You may laugh as much as you want, but I had this kind of conversation too many times, so I am not amused anymore. Indeed the desire to keep things under control (or believe that you can keep things under control) is very natural and you can see it everywhere.
For example, in the September issue of Money magazine was a short article by Helen Rothberg. In this article the author explained that the only reason she changed her job from being a waitress to become a bartender is the sense of control. Confused? Here is her explanation:
I realized that my tips were dependent on so many things that had nothing to do with me: how quickly and well the food was prepared, how many times the busboy watered the table and cleared plates, whether customers could have the baked potato and the rice.
Meanwhile she says that when she became a bartender she "felt something I never had at a job before: a sense of calm and control -- that what I did , and how I did it, could influence my tip."
If you think about it, most of the things people do (getting a higher position at their job, making more money, etc.) are all about getting more control of their lives. So, how can you blame a chess player who refuses to make a promising pawn sacrifice out of fear of losing control over the game?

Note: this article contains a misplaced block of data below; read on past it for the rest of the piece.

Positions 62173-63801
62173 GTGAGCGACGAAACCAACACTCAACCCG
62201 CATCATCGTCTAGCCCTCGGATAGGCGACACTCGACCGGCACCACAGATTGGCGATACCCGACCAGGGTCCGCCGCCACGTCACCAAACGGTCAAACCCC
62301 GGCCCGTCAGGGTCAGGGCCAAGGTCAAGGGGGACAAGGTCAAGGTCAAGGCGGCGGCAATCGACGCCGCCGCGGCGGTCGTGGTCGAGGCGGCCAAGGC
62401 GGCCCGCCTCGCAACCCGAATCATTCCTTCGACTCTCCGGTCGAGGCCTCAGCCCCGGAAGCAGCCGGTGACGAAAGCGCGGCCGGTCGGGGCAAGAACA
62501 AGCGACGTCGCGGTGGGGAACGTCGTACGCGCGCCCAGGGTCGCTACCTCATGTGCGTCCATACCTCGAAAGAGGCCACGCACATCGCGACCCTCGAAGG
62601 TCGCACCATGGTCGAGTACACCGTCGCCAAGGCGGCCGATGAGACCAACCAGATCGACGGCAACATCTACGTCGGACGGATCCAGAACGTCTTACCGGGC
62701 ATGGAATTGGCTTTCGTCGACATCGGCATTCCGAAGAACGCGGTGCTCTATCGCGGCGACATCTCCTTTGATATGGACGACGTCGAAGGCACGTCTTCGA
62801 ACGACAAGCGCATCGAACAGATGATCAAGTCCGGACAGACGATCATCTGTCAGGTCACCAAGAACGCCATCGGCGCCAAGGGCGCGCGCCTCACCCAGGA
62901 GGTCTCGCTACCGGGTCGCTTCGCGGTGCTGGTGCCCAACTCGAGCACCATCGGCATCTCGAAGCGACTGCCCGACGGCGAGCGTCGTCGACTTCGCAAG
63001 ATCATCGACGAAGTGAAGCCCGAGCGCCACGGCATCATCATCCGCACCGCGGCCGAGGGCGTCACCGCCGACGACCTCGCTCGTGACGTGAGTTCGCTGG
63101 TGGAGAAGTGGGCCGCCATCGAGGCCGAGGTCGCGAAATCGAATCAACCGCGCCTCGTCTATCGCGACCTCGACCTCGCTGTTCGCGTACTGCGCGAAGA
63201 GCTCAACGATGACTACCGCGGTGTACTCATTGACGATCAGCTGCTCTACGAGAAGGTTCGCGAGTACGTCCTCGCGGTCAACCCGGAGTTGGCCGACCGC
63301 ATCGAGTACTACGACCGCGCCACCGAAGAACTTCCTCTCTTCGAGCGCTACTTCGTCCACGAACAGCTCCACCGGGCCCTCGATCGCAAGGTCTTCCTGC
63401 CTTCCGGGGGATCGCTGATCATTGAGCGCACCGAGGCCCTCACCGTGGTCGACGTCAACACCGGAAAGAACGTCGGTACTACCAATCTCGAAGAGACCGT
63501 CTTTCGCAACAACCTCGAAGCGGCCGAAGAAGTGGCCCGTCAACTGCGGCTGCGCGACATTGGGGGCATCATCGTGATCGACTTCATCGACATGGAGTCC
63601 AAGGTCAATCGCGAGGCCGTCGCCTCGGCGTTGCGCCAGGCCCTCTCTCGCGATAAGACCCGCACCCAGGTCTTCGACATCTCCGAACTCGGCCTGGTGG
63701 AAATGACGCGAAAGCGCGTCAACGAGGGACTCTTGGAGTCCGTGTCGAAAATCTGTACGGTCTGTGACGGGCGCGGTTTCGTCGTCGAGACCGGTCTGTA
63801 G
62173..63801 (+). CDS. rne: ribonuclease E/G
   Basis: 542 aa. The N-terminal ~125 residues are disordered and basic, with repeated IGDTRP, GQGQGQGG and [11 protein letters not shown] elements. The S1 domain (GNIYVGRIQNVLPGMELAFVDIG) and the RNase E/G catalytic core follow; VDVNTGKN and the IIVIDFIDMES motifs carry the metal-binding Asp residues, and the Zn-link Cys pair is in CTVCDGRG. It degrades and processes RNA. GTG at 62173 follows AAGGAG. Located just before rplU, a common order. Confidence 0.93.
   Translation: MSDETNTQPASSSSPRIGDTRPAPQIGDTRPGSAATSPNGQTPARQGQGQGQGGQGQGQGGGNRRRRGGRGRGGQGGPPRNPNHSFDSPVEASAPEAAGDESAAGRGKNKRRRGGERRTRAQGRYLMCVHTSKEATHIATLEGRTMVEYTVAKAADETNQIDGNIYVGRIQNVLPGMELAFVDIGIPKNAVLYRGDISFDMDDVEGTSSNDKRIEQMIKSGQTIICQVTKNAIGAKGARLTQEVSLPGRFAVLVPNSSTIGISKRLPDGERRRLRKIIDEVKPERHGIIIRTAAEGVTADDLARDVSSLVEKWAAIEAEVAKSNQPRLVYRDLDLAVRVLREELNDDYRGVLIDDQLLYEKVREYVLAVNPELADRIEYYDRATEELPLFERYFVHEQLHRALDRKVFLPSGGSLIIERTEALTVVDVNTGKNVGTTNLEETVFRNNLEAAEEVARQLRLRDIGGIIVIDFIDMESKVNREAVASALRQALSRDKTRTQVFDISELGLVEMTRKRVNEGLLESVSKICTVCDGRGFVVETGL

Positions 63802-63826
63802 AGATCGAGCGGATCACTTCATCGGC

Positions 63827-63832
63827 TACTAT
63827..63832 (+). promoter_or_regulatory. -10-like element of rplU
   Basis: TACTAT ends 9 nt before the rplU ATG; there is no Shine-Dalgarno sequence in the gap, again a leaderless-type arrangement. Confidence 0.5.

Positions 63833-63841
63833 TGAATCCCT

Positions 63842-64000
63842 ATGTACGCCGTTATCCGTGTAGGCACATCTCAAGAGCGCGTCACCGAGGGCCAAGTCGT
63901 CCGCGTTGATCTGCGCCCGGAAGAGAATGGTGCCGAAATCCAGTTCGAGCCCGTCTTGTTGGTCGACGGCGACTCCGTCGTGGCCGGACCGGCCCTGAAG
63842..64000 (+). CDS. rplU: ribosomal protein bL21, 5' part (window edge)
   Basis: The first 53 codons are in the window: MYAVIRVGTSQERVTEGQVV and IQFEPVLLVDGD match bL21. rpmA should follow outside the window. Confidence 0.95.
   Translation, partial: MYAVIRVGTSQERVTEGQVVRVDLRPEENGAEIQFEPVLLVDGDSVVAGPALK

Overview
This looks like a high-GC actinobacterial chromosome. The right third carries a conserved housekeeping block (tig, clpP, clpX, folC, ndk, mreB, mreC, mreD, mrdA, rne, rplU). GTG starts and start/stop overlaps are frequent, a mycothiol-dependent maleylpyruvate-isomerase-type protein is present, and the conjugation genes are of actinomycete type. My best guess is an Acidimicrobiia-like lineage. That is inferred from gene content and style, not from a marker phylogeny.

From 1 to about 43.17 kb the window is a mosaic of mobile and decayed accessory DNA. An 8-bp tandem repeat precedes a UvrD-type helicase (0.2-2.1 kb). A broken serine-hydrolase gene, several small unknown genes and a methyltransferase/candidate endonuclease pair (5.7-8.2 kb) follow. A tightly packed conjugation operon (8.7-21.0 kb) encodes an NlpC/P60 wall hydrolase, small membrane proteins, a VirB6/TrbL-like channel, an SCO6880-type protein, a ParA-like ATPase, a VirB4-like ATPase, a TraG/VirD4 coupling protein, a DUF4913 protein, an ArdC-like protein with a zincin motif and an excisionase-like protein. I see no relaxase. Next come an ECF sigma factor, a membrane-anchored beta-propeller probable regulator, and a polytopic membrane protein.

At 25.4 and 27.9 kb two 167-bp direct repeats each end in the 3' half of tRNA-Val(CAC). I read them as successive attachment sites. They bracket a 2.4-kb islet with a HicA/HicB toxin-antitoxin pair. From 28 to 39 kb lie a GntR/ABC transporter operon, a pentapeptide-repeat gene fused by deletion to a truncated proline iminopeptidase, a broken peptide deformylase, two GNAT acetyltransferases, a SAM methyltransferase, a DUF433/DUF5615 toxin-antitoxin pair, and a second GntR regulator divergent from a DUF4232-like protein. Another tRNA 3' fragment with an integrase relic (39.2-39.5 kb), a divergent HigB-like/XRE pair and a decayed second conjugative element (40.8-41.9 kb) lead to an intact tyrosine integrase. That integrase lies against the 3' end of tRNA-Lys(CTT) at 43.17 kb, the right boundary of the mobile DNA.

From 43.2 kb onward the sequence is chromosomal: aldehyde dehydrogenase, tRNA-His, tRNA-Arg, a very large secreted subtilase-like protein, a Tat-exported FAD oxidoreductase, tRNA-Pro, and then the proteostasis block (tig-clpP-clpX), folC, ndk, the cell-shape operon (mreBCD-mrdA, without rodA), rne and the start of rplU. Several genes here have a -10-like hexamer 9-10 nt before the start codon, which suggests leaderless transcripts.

Such a chess player feels like after a pawn sac the fate of the game is totally in his adversary's hands. If the opponent finds a correct move or a sequence of moves and defends against the attack, then he will win the resulting endgame being up a pawn!
By now you are probably wondering what does this psychological trap that inexperienced chess players fall into have to do with Kasparov's time troubles? Please bear with me, we'll get there!
Let me show you another famous game:
In both games Spassky-Petrosian and Karpov-Korhnoi, White's attack after the pawn sacrifice was very strong, but any chess player would prefer Karpov's attack over Spassky's because all Karpov's moves after the pawn sac were forcing moves and in the Spassky game many moves were non-forcing.